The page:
User activity attribution even after they "sudo to root"
This article covers the Advanced Monitoring functionality new to Centrify Server Suite 2017 Enterprise Edition. Embedded at the end of the blog is a brief video demonstration of the functionality.
You can't manage what you can't see. And when it comes to securely managing your business and the applications that enable your business... it is essential you know specifically who is doing what on the machines hosting your business data and applications. For example, out of the box Linux server logs can tell you which account ran a privileged command on a given server. However, you lose identity context in the OS activity logging if someone "elevates" to the root user (e.g. "sudo su -"). So, if after running "sudo su -" someone restarts the web server or edits a sensitive OS file, it's very difficult to piece together what happened without the essential "identity context"... In other words, who was sitting behind the keyboard and what were they doing when that incident occurred?
New PCI change management requirements adds some additional gravitas. For example, 12.11 states that at the service providers perform at minimum quarterly reviews to demonstrate that personnel comply with security policy and procedure such as change management processes. It calls out that procedures include daily log file reviews So for example, someone makes change to critical OS file... We need to connect the dots by answering: 1) How do we identify system file changes; 2) Does the file change align with a stated change management request; and 3) Who was actually sitting behind the keyboard making the change?
In Linux, we use sudo or dzdo (Centrify's enhanced implementation of sudo) to grant IT staff's individual named accounts with rights to run specific OS commands that require "elevated" permissions normally associated with accounts like "root". Let's say a web administrator logs in to a Linux machine with her named account to perform some action that requires root level permissions, such a restarting the web server. To execute the privileged command, it's prefixed with "dzdo" or sudo. Running a command this way does two things: 1) dzdo/sudo confirms with the OS that the user has the rights to run the command (first screen shot); and 2) dzdo/sudo records in the /var/log/messages the action and the OS account that ran the command (second screenshot).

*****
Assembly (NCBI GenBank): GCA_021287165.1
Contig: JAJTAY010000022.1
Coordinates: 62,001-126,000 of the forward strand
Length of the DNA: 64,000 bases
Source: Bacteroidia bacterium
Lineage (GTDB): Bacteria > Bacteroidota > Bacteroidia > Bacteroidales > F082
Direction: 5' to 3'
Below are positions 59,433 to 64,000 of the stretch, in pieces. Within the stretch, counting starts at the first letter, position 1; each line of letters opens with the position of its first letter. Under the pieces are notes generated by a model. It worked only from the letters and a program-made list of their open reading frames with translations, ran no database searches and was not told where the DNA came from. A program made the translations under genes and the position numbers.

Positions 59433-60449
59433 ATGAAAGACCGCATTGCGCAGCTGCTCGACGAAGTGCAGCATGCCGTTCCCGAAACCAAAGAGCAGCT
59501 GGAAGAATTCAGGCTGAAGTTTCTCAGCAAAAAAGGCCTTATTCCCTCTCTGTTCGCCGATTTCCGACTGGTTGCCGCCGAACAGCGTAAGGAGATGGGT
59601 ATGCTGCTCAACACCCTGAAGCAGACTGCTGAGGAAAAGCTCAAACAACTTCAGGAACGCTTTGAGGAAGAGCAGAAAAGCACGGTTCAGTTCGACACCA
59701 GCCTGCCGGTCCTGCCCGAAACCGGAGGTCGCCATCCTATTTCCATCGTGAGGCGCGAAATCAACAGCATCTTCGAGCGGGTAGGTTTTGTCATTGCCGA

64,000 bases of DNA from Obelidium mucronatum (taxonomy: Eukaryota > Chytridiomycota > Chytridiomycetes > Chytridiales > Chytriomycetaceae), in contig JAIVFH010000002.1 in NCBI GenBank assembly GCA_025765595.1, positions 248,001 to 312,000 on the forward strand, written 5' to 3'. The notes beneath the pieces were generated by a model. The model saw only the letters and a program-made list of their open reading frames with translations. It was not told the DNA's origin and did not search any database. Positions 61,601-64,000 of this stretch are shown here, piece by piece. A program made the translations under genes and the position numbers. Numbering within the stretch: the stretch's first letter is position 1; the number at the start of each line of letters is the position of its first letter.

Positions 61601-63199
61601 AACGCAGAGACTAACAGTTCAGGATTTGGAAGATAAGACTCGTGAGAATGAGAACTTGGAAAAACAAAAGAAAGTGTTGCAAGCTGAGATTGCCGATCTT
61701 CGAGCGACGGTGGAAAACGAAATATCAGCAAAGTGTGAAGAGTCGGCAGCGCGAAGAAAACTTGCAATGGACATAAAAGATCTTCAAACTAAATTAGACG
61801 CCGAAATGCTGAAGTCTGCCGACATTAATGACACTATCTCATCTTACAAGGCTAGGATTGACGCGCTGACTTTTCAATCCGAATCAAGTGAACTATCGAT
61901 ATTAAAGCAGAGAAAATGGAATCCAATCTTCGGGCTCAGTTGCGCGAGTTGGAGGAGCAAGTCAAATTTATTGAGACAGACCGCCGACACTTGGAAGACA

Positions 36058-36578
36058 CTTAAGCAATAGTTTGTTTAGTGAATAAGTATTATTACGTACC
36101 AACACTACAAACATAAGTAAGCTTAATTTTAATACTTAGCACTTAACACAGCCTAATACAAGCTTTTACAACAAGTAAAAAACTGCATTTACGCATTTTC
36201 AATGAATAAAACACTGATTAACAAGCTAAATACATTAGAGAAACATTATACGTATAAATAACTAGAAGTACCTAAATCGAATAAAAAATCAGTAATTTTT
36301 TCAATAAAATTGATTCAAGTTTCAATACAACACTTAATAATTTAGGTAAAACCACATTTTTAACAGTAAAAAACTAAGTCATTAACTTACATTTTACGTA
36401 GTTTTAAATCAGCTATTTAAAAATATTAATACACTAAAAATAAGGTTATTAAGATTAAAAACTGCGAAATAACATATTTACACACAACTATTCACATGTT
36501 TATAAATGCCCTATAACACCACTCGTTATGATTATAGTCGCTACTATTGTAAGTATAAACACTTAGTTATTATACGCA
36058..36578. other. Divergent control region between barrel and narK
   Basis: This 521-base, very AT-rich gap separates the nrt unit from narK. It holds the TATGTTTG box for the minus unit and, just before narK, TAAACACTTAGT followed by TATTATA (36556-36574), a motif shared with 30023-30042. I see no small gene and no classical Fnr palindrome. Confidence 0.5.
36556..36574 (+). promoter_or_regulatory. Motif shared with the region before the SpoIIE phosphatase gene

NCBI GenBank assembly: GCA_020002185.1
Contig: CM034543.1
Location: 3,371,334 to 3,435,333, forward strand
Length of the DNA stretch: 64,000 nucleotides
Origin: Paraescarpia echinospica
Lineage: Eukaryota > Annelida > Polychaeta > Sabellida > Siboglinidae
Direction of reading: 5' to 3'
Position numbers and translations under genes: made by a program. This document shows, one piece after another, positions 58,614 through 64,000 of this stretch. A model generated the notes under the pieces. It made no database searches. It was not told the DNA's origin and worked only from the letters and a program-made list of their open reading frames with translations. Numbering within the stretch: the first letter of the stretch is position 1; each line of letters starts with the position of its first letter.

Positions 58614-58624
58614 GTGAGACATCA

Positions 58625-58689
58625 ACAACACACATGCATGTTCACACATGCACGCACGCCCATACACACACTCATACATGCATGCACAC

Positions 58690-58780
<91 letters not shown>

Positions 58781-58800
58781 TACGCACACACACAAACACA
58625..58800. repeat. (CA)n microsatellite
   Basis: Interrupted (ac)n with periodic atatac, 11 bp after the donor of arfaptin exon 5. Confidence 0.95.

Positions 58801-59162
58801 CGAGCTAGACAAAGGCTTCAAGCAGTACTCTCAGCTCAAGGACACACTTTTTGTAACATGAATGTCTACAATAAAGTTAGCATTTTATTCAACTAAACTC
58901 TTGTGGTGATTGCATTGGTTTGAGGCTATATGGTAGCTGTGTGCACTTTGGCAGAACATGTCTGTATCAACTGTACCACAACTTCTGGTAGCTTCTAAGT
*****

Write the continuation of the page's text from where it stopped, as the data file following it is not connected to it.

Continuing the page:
Figure 1: dzdo while logged in with named user account
Figure 2: Output in /var/log/messages resulting from command run in Figure 1.
It's best to see this in action to really appreciate what's going on here... See the embedded YouTube video at the end of this blog. Jump to the 6'30" mark.
That's great assuming your privilege elevation rules are "high-n-tight", everyone has just enough rights to do their jobs, no "slack" or users with excessive entitlements... That said, as we strive towards least privilege, you'll find users with more access than needed. Consider, for example, Linux admins with the broad permissions to run "sudo su -". Once a user exercises this right, we're in the dark with respect to native OS logging. You lose identity context at this point. You can try this yourself by tailing /var/log/messages, then in a separate window run "sudo su - " or "dzdo su -". If you attempt to run a command as root, you won't see activity recorded in the log.
Centrify Solution - Session Recording and Advanced Monitoring
For years Centrify Server Suite Enterprise Edition helped to solve this problem in part by recording UNIX sessions. During a session replay, we could see a named "dzdo su -" and still follow along with the subsequent actions once the user became root.
Starting with Centrify Server Suite 2017 (Enterprise Edition), we compliment this functionality with our "Advanced Monitoring" capability. So, along with the session recording, Centrify now also preserves the identity context of the user in the Linux OS activity log (e.g. /var/log/messages) even after the user runs "dzdo su -" and becomes the root user.
The next two screen shots illustrate what happens within the /var/log/messages once the Centrify Advanced Monitoring feature is enabled. In Figure 3, you see a user run "dzdo su -" and become root. While logged in as root, the user then restarts the web server. In Figure 4, you can still see that it was user dwirth that executed the command even though she was logged in as root. Furthermore, Centrify's Advanced Monitoring captures more detail compared to native privileged OS activity logging. For example, let's compare Figure 2 above (which depicts the end user restarting the web server while logged in as herself) against Figure 4 (which depicts the end user now logged in as root and then restarting the web server). You'll see that Figure 4 specifically captures the fact the user ran "/sbin/service httpd restart". Whereas in Figure 2 (without Centrify Advanced Monitoring enabled), you can only see that the user ran "/sbin/service"; we can't tell what service was involved and what action the user took against the service.
Figure 3: With Advanced Monitoring enabled, the user switching to the root account via "dzdo su -", then restarting the web server
Figure 4: Output in /var/log/messages resulting from command run in Figure 3.
Centrify Advanced Monitoring intro functional demonstration
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